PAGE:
By Chris Limb

The equally absurd worlds of modern celebrity and ancient mythology collide when pop singer Genie searches for her dead lover in the afterlife

Monday, 10 December 2018

Advent 10: Seeing Smoke

If I write this first thing in the morning (like now - and do bear in mind that when I write this and when I hit publish do not always match) then I still have my dream eyes on. You know about the dream eyes. They're always the most obvious in the winter. You open your eyes to the darkness of the morning and it's boiling, a subliminal static overlaid over everything, the same mechanism that enables the pattern recognition centres of the brain to interpret the red noise of brain activity as the imagery of your dreams is still in play. That's why waking in the middle of the night can be so terrifying - a blank patch of bedroom wall plus dream eyes can become a spectral shape reaching out for you. Sometimes your very thoughts are affected by a similar filter - dream brain. Add all that to sleep paralysis and you have all the ingredients of a classic nightmare.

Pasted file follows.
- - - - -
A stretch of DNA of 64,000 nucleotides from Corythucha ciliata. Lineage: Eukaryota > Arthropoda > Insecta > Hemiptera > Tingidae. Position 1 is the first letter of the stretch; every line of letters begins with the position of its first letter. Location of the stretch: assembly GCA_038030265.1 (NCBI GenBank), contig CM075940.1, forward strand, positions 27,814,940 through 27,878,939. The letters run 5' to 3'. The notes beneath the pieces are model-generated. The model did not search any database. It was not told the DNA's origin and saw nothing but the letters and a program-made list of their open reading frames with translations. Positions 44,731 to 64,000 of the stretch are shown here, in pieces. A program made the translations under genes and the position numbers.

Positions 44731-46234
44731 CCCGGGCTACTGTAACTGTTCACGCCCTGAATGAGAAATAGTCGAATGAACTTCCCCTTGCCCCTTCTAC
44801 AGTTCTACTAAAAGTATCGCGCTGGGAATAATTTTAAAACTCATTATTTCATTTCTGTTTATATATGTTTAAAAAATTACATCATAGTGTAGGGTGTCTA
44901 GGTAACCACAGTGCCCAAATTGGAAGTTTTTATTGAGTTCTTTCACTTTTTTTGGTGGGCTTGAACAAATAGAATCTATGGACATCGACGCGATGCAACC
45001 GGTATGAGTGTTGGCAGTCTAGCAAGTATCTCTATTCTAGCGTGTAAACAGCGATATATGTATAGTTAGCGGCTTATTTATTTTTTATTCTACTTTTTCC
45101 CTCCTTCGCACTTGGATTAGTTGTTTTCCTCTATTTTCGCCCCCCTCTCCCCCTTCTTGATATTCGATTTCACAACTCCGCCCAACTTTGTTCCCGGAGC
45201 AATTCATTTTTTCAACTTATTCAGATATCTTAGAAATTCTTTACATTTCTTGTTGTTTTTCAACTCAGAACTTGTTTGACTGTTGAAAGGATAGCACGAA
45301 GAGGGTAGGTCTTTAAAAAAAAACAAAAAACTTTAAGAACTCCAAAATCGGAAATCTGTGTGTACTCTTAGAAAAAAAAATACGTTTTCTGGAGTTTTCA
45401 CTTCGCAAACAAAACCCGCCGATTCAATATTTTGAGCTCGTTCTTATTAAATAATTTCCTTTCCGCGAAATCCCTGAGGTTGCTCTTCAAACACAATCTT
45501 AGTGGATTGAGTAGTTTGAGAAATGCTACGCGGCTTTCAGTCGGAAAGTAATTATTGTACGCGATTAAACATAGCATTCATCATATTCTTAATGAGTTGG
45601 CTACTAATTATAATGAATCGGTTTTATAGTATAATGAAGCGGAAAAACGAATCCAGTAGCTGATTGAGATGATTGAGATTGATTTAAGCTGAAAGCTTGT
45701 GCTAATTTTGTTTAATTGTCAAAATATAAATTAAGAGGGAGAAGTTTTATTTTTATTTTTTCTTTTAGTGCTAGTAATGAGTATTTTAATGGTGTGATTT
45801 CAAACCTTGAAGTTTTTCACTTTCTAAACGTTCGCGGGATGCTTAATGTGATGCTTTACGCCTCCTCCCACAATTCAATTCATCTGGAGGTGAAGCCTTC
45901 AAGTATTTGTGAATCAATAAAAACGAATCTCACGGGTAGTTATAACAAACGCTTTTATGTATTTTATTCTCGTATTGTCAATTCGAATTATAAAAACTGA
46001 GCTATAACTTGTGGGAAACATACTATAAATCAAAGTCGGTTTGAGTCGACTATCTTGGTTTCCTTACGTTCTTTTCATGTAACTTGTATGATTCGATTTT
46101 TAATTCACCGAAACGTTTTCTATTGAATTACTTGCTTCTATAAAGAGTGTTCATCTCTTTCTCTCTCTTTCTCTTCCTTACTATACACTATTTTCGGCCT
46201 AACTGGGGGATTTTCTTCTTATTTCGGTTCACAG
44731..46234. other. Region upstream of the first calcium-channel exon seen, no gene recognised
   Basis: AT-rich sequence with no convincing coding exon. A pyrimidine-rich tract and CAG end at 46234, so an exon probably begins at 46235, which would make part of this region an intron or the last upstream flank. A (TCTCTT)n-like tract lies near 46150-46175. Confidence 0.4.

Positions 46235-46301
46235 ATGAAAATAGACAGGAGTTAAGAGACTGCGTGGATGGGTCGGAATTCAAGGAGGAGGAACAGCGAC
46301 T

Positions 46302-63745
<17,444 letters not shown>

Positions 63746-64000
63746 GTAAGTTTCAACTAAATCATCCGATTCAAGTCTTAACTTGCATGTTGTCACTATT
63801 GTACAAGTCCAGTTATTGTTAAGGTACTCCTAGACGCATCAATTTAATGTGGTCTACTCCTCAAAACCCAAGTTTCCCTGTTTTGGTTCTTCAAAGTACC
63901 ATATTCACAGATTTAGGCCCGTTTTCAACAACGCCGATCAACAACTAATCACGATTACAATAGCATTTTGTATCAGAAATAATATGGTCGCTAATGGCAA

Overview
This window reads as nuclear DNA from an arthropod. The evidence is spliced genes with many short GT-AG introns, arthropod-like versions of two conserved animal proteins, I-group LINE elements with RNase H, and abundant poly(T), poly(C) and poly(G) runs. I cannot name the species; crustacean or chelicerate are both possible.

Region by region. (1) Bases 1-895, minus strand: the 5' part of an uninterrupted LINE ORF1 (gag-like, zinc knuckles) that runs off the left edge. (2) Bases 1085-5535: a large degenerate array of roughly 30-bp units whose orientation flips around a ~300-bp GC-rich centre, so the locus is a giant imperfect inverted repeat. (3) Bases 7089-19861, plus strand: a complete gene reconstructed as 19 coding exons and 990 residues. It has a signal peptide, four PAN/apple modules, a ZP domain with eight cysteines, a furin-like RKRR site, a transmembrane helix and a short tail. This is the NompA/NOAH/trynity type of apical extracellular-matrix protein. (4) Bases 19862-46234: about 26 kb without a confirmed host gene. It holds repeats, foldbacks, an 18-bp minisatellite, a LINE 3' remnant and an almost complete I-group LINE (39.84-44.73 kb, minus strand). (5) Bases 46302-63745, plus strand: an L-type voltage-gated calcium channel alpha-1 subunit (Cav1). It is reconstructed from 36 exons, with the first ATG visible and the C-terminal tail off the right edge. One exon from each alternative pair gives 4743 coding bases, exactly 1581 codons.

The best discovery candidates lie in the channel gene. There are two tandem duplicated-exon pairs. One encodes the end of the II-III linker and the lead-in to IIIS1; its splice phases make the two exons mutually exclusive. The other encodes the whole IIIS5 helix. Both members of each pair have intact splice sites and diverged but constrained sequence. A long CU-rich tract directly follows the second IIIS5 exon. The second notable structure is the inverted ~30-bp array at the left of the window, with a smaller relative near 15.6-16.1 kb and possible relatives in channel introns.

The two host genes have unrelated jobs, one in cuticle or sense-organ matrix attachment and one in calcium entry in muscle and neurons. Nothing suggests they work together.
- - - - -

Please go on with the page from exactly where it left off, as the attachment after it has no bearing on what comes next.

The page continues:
This morning the dream eyes had a less sinister effect. All that happened was that while I was standing in front of the bathroom mirror I spotted a wisp of smoke curling upwards from the toilet tank.

Thankfully the eyes have now subsided.

10: London, December 2002

Genie is still a backing vocalist with indie band Beam.

Genie did a double take as she looked back down at the stage. Where before the band's equipment had been arranged as an art installation ("Amplifiers, instruments and leads, mixed media, unknown artist 2003") there were now people on the stage. They'd arrived without having crossed the intervening space. Sound Man Jake was fiddling with the monitor speakers and Nigel was manouvring his drum kit even further back into the corner .

The tiny stage still didn't seem as if there'd be room enough for all five of them; it was just as well that Claudia had decided to go abroad for Christmas.

The speakers cracked and a wave of bland imitation grime started playing. Jake looked up with a frown and shook his head, staring into one corner and drawing a finger across his neck. The music stopped.

"I see DJ Drake's still at it," said Wendi, "Trying to jump on whatever bandwagon comes along."

Genie had noticed that Wendi never seemed to like any of the other acts that were signed to Mallard. Still, at the label's Christmas party they were all going to have to tolerate each other. Beam may have been flavour of the last three years what with their recent chart success, but they weren't the only act on the bill tonight.

(speaker photo by Jeremy Keith on Flickr)

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